With unemployment at 13 percent, what’s an out-of-work Italian engineer to do? Sell himself on eBay, apparently.

That’s what 419 workers facing layoffs at American factories in Italy have decided to do starting April 7, the day Idaho-based microchip-maker Micron plans to cut 40 percent of its Italian workforce.

In Italy, where “scioperi” or “strikes” are as commonplace as gelato, red wine and men in finely tailored suits, the move might attract more attention than conventional means of protest.

“It’s very hard to find work in Italy so we thought we’d attract publicity through eBay, not only with the hope of finding a job but also to bring attention to our case,” Giovanni Apollonio, a package engineer at the firm’s Monza and Brianza plant in Lombardy, told Europe’s English language news network, The Local.

The workers’ eBay stunt is apparently a last-ditch effort to save their jobs as support for their cause has waned. A nationwide strike of all microelectronics workers scheduled for March 7 was scaled down to a 40-person protest and postponed to March 13 to be staged outside the “Europe 2020 Strategy for Growth” conference in Naples, reported Forbes contributor Jim Handy.

Micron announced last August it would cut 5 percent of its global workforce, or about 1,500 workers, Electronics Weekly reported. Italian workers were angered when their factories were singled out for a third of the cuts, especially since Micron shows no sign of financial trouble, having doubled its revenues last quarter.

“Micron has said that one purpose of the reorganization is to align its resources with where it has manufacturing sites and customers,” OF Week reported.

At first Micron said it would offer severance payments to the Italians but 24 hours later reneged on that promise, Electronics Weekly reported, adding that the company offers severance to workers laid off in other countries. The company has since agreed to pay 18 months severance to workers who leave voluntarily.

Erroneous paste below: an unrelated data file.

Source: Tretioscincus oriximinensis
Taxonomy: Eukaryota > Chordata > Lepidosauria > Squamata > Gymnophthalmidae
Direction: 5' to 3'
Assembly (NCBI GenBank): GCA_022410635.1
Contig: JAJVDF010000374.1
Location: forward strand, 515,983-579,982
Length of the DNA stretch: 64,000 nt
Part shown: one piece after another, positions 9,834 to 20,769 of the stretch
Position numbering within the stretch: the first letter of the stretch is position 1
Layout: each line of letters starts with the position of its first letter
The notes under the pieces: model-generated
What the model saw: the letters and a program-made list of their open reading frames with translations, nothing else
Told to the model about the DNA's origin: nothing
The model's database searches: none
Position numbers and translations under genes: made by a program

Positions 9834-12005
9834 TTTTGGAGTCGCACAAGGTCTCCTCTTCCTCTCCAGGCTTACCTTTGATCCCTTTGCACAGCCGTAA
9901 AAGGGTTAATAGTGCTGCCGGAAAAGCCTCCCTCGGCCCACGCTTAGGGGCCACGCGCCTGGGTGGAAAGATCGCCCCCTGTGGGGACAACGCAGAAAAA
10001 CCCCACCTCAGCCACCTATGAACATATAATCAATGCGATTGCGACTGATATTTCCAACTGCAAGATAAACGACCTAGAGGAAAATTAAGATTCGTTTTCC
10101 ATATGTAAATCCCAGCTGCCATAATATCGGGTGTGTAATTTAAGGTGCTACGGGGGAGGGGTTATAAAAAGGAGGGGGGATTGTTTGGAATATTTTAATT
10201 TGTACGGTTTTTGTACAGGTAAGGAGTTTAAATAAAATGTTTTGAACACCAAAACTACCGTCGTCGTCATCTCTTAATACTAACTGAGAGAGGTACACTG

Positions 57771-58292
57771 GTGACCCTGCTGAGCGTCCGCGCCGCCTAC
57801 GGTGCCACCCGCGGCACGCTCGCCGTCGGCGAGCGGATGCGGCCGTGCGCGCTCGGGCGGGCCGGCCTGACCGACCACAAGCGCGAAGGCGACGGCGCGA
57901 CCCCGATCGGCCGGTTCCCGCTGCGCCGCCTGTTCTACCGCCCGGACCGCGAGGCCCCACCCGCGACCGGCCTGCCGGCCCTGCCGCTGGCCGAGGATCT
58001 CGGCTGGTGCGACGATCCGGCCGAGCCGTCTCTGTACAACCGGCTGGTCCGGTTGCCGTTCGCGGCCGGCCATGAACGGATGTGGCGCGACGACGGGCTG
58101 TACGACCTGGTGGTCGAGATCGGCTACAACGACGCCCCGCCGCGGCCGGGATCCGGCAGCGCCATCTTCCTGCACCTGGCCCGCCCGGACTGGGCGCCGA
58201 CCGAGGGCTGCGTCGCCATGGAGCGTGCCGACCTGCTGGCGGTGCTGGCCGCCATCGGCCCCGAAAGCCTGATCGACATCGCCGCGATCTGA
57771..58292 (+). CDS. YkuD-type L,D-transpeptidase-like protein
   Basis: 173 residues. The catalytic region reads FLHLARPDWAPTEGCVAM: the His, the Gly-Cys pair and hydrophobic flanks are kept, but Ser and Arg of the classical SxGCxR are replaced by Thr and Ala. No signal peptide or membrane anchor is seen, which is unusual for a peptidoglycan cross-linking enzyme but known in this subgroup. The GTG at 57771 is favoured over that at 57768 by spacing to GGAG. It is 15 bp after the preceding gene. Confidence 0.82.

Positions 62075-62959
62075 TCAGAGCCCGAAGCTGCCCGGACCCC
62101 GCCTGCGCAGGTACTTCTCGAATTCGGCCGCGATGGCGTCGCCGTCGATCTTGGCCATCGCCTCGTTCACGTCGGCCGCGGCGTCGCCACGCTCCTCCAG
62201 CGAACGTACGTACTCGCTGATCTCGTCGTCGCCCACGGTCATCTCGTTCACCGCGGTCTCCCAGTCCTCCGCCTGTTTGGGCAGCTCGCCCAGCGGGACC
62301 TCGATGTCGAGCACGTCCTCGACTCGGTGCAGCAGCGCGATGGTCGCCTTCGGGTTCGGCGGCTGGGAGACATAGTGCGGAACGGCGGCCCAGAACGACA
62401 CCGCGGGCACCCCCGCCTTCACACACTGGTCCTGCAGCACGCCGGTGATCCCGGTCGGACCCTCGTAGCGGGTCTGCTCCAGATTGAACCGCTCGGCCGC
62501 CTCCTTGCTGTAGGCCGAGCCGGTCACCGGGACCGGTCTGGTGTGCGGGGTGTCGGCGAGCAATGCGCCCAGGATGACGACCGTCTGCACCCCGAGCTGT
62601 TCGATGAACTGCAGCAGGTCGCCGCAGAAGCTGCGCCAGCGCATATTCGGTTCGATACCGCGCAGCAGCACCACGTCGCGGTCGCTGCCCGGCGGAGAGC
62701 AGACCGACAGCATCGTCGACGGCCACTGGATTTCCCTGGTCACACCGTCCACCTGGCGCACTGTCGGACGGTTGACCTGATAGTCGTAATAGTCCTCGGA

“Unions have angrily reacted to what has been compared to an act of piracy, from a U.S. company that bought a competitor (Numonyx) no more than four years ago, stripped it of patents, products and customers and now is proceeding with a delocalisation process,” one Micron employee told Electronics Weekly.

Workers called on the European Commission to use funds that are used to stimulate collaborative research and development projects with companies like Micron to save their jobs, the EE Times said.

They have found at least one sympathetic ear. “[Y]our decision to reduce your engagement in this field, at least in Europe, would be unfortunate in light of the excellent past collaboration between the European Commission and Micron,” wrote Antonio Tajani, vice president of the European Commission in a letter to Micron’s top executives, noting that Micron has benefitted from the EU financing its research activities.